I've decided to take a closer look at my Holley NH. My first question is there a tool out there for removing the spray nozzle or do I need to make one?
My second question is if the spray needle I removed is in really good shape, do I really need to remove the spray nozzle to inspect? My last question is about the throttle plate. I can move the throttle lever and plate up and down about an 1/8 of an inch. Is this normal or do I need to replace this assembly?
The tool for removing the spray nozzle is heat and water. Heat the casting that holds the nozzle to dull red and immediately drop the casting in cold water. You won't hurt it! Turn it out with two fingers. Repeat if necessary.
Rapidly cool red hot cast iron - what could possibly go wrong...
Jack's post was spot on.It works,very well. I usually am not in such a hurry that allowing it to cool normally won't work. Once in awhile,I have to reheat one. The carb pctured should have all the passageways drilled out.I would bet they are full of rust/crud.
Use heat as others have said to remove the spray nozzle. Its up to you but if it were mine I would remove it for peace of mind! As far as the throttle plate is concerned it sounds like its worn. The parts are fairly cheap and aren't hard to replace.
The plate should keep the lever from moving up and down.
Somewhere not far down the line is a thread where I ask about the NH. There is a couple pictures that show where to drill out plugs.
I bead blasted the 1 I am working on and then soaked it in the ultrasonic cleaner several rounds before I took it apart. Everything came out ok.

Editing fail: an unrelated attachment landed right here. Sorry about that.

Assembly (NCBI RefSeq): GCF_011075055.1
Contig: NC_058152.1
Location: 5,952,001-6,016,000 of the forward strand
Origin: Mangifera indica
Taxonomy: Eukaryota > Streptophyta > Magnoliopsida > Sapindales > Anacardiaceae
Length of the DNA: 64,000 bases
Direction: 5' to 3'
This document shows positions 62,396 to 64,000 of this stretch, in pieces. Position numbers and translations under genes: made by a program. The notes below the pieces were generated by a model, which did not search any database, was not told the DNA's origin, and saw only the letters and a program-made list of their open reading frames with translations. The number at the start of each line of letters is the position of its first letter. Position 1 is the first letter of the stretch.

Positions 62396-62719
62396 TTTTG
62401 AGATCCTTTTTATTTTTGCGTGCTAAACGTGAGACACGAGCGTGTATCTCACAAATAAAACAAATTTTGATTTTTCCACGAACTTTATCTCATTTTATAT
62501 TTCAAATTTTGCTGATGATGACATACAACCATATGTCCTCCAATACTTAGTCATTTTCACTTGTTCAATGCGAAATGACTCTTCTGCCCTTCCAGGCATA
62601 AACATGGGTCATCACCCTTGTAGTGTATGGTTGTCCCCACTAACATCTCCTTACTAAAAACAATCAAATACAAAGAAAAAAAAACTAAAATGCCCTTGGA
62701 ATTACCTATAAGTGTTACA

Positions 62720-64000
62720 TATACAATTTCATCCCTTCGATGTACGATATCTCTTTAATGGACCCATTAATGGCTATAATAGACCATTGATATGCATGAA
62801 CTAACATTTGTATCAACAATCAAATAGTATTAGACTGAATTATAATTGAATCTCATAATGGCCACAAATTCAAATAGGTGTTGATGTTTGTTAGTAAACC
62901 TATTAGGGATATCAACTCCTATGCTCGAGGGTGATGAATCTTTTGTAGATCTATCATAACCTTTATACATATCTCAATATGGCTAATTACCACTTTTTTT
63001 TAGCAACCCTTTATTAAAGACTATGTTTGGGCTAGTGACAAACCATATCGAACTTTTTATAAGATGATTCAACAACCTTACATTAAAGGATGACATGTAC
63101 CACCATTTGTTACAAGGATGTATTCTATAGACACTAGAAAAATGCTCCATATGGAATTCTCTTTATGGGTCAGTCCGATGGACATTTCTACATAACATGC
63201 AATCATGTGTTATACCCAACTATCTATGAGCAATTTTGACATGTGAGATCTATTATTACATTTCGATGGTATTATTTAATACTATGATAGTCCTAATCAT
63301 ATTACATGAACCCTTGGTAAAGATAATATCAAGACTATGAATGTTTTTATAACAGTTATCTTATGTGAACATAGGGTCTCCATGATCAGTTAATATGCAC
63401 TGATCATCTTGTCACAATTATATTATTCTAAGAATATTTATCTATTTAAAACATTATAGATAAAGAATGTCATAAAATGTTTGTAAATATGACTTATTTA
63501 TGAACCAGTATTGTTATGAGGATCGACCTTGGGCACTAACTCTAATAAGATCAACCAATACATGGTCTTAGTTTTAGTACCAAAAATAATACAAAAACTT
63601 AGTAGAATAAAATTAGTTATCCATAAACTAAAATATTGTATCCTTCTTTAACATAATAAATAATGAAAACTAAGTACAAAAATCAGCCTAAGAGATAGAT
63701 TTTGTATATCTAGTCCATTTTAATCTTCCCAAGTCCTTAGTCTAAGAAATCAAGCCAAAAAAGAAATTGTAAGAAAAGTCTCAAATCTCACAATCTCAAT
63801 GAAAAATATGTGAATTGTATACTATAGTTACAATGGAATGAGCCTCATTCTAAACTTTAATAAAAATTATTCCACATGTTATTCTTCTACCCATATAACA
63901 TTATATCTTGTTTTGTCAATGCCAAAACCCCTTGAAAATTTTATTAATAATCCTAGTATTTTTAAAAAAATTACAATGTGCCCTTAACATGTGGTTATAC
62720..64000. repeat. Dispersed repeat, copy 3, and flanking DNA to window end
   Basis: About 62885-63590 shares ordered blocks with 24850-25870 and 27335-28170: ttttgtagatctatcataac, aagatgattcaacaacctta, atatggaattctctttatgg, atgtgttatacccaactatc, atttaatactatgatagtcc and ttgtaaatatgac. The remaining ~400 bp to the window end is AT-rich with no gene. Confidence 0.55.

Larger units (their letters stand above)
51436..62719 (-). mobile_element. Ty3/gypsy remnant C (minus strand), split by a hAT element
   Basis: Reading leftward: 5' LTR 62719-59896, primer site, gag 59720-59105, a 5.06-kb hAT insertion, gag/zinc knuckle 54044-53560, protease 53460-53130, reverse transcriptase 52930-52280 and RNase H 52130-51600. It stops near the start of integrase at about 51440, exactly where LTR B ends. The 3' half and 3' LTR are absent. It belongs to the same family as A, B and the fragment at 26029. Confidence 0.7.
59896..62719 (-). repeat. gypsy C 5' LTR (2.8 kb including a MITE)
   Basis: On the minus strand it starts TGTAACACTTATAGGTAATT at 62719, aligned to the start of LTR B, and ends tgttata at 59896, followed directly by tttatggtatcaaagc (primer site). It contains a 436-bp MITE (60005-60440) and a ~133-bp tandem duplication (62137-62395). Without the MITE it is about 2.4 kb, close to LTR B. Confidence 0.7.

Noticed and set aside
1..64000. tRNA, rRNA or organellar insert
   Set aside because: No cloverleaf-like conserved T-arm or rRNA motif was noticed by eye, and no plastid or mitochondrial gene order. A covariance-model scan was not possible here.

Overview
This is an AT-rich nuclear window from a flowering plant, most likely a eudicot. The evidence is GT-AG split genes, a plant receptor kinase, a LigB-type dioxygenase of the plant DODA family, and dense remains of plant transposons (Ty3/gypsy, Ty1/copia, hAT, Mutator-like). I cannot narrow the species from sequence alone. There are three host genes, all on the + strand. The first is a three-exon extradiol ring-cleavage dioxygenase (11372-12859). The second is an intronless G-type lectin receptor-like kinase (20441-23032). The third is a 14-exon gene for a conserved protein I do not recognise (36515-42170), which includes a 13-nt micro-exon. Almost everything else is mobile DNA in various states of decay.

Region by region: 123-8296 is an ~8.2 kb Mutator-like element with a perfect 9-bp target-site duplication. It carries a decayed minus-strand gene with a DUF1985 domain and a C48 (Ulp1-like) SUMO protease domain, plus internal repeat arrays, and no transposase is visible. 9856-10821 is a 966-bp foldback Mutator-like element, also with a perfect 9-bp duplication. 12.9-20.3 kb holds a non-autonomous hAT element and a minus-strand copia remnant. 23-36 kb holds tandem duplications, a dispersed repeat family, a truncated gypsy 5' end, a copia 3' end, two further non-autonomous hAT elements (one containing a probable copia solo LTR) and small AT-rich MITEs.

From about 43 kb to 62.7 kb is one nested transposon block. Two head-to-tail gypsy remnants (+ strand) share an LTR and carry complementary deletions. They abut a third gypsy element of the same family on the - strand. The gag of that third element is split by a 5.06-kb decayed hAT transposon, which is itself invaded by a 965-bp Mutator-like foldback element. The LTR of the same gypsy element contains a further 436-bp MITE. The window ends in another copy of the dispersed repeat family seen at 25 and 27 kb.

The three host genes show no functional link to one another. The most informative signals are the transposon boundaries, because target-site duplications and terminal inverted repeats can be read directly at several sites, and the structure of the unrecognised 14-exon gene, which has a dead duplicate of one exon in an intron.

Just aint got around to finishing it.
Tom heating the neck with a propane torch works well and is the easiest thing to do. There most likely be no reason to get it any where near red hot and what ever you do DO NOT get it that hot and dump it in water or you might be replacing a cracked body. Your tool is a screwdriver that EXACTLY fits the slot and I do mean exactly! Mount the carb upside down in a vice and heat the neck, try unscrewing and if it doesn't move heat it further. Don't leave the screwdriver in the hole when heating the neck. One other thing that actually works if it's really stubborn is to heat the neck then drip a few drops of water into the hole and onto the brass nozzle. It will cause the nozzle to shrink and might break it loose. When the nozzle comes out do not forget to remove the gasket that's left in the hole. It'll be rock hard but it's there.
These are the plugs you drill out to clean the passages. Stan Howe suggests brass-wound guitar string. It's rough enough to dislodge crud and soft enough not to damage the body. You can tap the holes and plug them with 8-32 set screws which can easily be removed for cleaning.
Another suggestion Tom: Instead of drilling first get a can of carb spray. The type with the narrow "soda straw" nozzle. Blow through the passages with it. If you blow into one side and it comes out the other the passage is clear eliminating the need for uncalled for work. Keep it simple.